24th May 2021
Today in parliament there was a short debate on the delays in the report in respect of the murder of Daniel Morgan, why there were successive collapses of investigations and prosecutions, and the significance of potential corrupt relationships between the press, the police and private investigation industry.
The link for watching the debate is here – and it is worth watching in full.
You will rarely see a junior minister so obviously unconvinced by their own brief – and there is an apparent contrast between her conciliatory manner and the content of what she had to read out.
(It is not unusual for junior ministers to stand in for cabinet ministers for these urgent debates – though it would have been appropriate for the home secretary to have been there.)
You get the impression that nobody – inside or outside of government – is actually convinced of the ‘national security’ and ‘human rights act’ points being taken to justify the home office’s position.
Indeed, both points seem to be ‘lines to take’ – formulated by some clever central government lawyer – as giving wriggle-room to the home office.
But neither contention adds up.
The panel report is not under the Inquiries Act 2005 – and so the exceptions under section 25 do not apply.
The most charitable explanation I can can conceive is that the government wants to avoid creating a precedent for other non-2005 Act reports being free from the same exceptions.
There are more plausible, less charitable explanations.
The reason why the report being presented to parliament is legally important (as well as constitutionally appropriate) is that it will give the report absolute privilege in respect of defamation when it is published to the general public.
And although a publication of the report directly to the public by the panel without going through the home secretary and parliament would be an exciting event – and no more than the home secretary deserves – it would not be legally prudent.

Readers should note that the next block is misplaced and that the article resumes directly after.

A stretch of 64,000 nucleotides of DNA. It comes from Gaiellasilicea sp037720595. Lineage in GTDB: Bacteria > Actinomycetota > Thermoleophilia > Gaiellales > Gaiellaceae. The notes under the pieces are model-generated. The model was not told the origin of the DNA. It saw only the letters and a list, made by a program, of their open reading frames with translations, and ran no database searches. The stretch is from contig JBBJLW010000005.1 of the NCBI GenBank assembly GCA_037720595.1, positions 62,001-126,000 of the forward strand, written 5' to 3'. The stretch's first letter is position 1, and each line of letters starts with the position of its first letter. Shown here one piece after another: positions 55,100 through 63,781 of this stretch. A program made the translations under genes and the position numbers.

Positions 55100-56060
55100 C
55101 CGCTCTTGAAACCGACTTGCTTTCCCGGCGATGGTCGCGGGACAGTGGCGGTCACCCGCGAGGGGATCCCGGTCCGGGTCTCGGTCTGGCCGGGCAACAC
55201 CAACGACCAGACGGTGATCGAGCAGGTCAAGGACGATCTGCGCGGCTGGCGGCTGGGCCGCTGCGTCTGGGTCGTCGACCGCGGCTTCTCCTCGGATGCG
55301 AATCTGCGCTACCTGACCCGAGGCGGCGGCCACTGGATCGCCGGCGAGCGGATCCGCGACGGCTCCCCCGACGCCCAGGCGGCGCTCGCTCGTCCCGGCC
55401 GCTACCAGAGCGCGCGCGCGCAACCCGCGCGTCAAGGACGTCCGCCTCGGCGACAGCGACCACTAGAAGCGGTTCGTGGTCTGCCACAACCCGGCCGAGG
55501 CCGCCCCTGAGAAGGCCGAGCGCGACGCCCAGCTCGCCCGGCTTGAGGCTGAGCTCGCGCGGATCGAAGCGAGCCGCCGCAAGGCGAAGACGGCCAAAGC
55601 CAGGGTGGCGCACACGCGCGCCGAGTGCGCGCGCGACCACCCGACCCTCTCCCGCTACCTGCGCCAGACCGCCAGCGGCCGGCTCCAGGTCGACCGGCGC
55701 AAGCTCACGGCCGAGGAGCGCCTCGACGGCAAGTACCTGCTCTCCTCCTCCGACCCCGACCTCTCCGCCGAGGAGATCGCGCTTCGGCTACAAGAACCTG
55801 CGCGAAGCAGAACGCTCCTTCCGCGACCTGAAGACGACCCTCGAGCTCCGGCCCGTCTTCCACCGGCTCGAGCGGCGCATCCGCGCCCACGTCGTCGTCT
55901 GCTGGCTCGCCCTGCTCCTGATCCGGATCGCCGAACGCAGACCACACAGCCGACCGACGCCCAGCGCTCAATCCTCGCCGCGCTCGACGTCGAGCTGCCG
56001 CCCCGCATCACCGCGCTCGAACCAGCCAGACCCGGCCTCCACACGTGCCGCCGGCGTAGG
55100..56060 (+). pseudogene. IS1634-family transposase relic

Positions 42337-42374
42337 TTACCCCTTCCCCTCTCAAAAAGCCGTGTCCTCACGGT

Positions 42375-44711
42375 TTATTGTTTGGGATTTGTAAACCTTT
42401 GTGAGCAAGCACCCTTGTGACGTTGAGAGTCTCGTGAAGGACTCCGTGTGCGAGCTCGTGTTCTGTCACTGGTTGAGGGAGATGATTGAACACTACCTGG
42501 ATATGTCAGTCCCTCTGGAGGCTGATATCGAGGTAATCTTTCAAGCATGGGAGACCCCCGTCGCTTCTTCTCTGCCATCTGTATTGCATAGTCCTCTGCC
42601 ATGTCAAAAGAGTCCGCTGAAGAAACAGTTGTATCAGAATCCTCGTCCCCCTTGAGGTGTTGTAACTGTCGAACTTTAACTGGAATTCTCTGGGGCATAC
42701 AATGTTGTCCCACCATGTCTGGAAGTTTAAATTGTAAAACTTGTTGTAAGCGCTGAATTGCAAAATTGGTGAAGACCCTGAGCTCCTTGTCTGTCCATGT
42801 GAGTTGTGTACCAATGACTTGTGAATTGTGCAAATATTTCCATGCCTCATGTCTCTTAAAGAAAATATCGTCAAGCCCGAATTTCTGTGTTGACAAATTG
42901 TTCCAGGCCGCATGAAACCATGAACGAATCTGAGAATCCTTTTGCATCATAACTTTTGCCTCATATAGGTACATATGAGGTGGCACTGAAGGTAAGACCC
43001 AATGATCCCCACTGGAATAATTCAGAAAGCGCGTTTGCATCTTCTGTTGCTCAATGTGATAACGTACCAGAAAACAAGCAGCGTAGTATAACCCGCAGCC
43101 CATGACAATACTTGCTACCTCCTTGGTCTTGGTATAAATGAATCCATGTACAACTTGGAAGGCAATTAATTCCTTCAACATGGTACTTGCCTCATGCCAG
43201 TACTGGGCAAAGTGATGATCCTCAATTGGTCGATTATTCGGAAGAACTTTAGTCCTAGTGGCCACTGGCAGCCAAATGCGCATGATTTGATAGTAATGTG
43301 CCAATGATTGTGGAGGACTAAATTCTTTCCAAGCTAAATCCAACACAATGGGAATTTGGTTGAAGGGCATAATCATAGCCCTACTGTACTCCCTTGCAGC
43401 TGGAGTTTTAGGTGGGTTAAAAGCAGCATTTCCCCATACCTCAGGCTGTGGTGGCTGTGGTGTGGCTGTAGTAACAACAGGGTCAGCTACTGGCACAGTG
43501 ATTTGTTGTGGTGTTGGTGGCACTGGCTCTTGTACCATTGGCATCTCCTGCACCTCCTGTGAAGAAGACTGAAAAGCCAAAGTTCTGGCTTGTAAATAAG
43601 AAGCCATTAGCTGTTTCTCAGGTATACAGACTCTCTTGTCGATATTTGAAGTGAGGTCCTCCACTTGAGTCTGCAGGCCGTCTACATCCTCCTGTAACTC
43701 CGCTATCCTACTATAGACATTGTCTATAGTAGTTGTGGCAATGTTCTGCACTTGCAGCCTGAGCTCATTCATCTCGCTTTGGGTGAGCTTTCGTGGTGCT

But it is worth looking at the terms of reference carefully on this point – as there may be another way forward in the face of home office obstinacy.
The terms of reference are here – and they should be looked at in full.
Paragraph 6 indeed provides:
‘The Independent Panel will present its final Report to the Home Secretary who will make arrangements for its publication to Parliament.’
But one sentence in the following paragraph 7 is also interesting:
‘In the meanwhile, it is also envisaged that the Panel will brief the family incrementally, both on the progress of its work and on its emerging findings.’
And so is also paragraph 4(c):
‘…the Independent Panel will…brief members of the family through a final report which would be made available first to the family and then to the public at large’.
In other words: it was envisaged in the terms of reference that, although publication to the world was to be done through the home secretary and parliament, it was open to the panel to share its findings and indeed the final report directly with the family.
(Note the ‘will’ in 4(c).)
I do not know if the panel has shared the findings and the final report with the Morgan family – but not only is there nothing in the terms of reference to prevent the panel from doing this, the terms of reference expressly envisage this being done.
And there would be no greater check on any untoward redactions by the home office than the Morgan family having the original, unredacted report before them.
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